Sunday, July 19, 2009

'The Moon Is Our Paris': Lindbergh and the Legacy of Apollo 11

(Above: Aviator Charles Lindbergh, left, and rocket designer Wernher von Braun in a 1969 NASA photo from the Lindbergh Picture Collection at Yale University.)

This posting is adapted from my final "Futurist" column for Congressional Quarterly, which appears in the July 20 issue of CQ Weekly.

My grandfather attended many space launches as a senior IBM contractor during NASA's moon program. But it's the parties before and after each mission that still loom large in his memory -- particularly the one on the eve of the historic circumlunar flight of Apollo 8 late in 1968, when he met Charles Lindbergh.

Lindbergh, who was 66 by then, was chatting with Wernher von Braun, the German rocket pioneer and mastermind of NASA's towering moon ships, before my grandfather introduced himself to the famed aviator. Astronauts were in attendance, too. But in a room full of heroes, Lindy was the brightest star -- the man who inspired many people there to go into aviation and the aerospace business. Just like that evening's host, astronaut Wally Schirra, my grandfather was 4 years old when Lindbergh made his solo flight across the Atlantic, 41 years before.

Now, as the world recalls the Cold War space race, which culminated with the Apollo 11 landing 40 years ago this week, Lindbergh's legacy once again seems to put into perspective what Neil Armstrong hailed as a "giant leap for mankind."

Von Braun often cited Lindbergh's 1927 flight when answering critics, who wondered if the billions the United States spent sending astronauts to the moon was worth the investment. "I do not think that anyone believed that his sole purpose was simply to get to Paris," von Braun would say, explaining that Lindbergh's true objective was to capture the public's imagination by dramatically demonstrating the possibility of trans-oceanic flight. "In the Apollo program," von Braun sometimes said, "the moon is our Paris."

Much had indeed changed between Lindbergh's flight and the Apollo launches, two of which he attended. Just a few months before Apollo 8's first flight around the moon and a year before Apollo 11's landing, Boeing rolled out the first of its huge new 747 jumbo jets, capable of ferrying hundreds of passengers thousands of miles in nonstop luxury. Orbiting satellites were beginning to beam television signals and other communications around the globe in an instant. And the aerospace industry's needs were accelerating the development of smaller, faster computers.

And since Apollo? In some ways, technological developments in aerospace have continued along the same flight plan. Satellites, for instance, helped enable worldwide computer and telecommunications networks that simultaneously permit an airline passenger with a laptop to answer e-mail at 30,000 feet and a pilot in Nevada to fly robotic aircraft in combat missions on the other side of the planet.

NASA has continued to accumulate achievements, from the unmanned probes that have wandered the surface of Mars and the edges of the solar system to the Hubble Telescope, whose recent repair by a space shuttle crew was also a reminder that humans still have something to contribute to space exploration.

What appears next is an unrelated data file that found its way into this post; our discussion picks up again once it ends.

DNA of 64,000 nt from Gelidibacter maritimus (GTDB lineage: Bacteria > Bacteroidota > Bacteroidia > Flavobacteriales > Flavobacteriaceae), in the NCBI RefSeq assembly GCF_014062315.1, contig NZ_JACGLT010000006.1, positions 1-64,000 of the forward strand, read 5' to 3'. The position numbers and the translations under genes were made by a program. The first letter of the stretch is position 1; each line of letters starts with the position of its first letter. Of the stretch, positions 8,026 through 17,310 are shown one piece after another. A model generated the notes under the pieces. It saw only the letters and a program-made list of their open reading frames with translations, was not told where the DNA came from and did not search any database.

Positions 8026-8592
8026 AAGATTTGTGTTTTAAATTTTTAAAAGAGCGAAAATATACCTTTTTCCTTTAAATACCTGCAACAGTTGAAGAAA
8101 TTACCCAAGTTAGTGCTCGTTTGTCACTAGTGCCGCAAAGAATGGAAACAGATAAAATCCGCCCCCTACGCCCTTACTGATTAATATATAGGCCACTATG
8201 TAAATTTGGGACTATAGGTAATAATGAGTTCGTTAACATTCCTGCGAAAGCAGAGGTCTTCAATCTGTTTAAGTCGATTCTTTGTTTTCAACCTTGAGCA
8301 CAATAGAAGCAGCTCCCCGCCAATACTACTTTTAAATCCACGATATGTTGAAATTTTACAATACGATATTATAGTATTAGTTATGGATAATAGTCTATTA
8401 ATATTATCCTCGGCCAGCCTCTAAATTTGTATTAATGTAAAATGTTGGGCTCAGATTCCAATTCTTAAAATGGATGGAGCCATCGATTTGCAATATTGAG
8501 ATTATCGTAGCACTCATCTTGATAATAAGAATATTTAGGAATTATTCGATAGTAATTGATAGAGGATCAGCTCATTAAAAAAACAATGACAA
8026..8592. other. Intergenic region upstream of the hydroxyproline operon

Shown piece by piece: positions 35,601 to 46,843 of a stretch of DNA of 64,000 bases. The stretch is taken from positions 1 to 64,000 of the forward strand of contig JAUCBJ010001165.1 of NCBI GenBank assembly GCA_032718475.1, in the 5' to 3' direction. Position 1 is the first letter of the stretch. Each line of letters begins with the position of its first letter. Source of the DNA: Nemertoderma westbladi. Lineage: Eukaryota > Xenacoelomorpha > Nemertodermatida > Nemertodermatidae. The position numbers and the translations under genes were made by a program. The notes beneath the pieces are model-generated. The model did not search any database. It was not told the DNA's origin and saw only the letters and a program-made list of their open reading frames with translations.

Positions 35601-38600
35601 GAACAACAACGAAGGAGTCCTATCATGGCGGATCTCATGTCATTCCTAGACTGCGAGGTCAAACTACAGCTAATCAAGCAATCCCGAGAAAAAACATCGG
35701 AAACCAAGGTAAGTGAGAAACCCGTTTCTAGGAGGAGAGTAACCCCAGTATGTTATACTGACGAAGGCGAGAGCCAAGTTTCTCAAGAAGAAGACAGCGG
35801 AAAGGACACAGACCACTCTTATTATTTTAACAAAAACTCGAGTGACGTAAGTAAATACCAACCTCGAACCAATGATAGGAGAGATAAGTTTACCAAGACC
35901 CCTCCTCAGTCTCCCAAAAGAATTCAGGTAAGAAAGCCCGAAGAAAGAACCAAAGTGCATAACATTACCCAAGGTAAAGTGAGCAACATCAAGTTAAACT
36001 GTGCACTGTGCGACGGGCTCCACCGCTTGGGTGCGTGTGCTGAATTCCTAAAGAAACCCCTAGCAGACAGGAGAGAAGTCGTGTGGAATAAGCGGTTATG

But von Braun would have been disappointed by the space program's pace, without a Paris or a moon race to galvanize the public's imagination. In the final days of Apollo, before policy makers lowered their gaze to more urgent matters on this planet, the rocket engineer detailed ambitious plans for putting astronauts on Mars in the 1980s. Under NASA's current plans, in contrast, astronauts won't return to the moon's surface before 2019 -- fully half a century since Armstrong took his first steps. In fact, the next person to walk on the moon might not have any memory of the moment when the first humans landed there; as noted in a previous posting here, six of the nine astronaut candidates NASA named last month were born after July 20, 1969.

Twenty five years ago, President Ronald Reagan challenged NASA to work with other countries to "develop a permanently manned space station and to do it within a decade." Over budget and more than a decade late, the International Space Station really opened for business Oct. 31, 2000, when a rocket carrying its first long-term crew lifted off from a Russian spaceport. And that orbiting outpost has now served as home for a continuous succession of visitors for more than 104 consecutive months.

But does continuous mean permanent? Is that Apollo's legacy?

Future history books might remember either the space station or the Apollo moon landings as the beginning of humanity's extraterrestrial colonization. Or perhaps these "small steps" will turn out to be more like L'Anse aux Meadows in northern Newfoundland, the location of an 11th century Norse sailing camp. That temporary settlement, rediscovered by archeologists in 1960, predated the voyages of Columbus by half a millennium, making it Europe's earliest known toehold in the New World.

But "permanent" European colonization of the North American continent would not begin until centuries later.

The timeline for the next major phase of human migration will probably be measured in similar increments -- not in 40-year or 80-year spans. But, as Lindbergh wrote in Life magazine around the time of the Apollo 11 landing, scientific accomplishment is "not an end." It's "a path leading to and disappearing in mystery."

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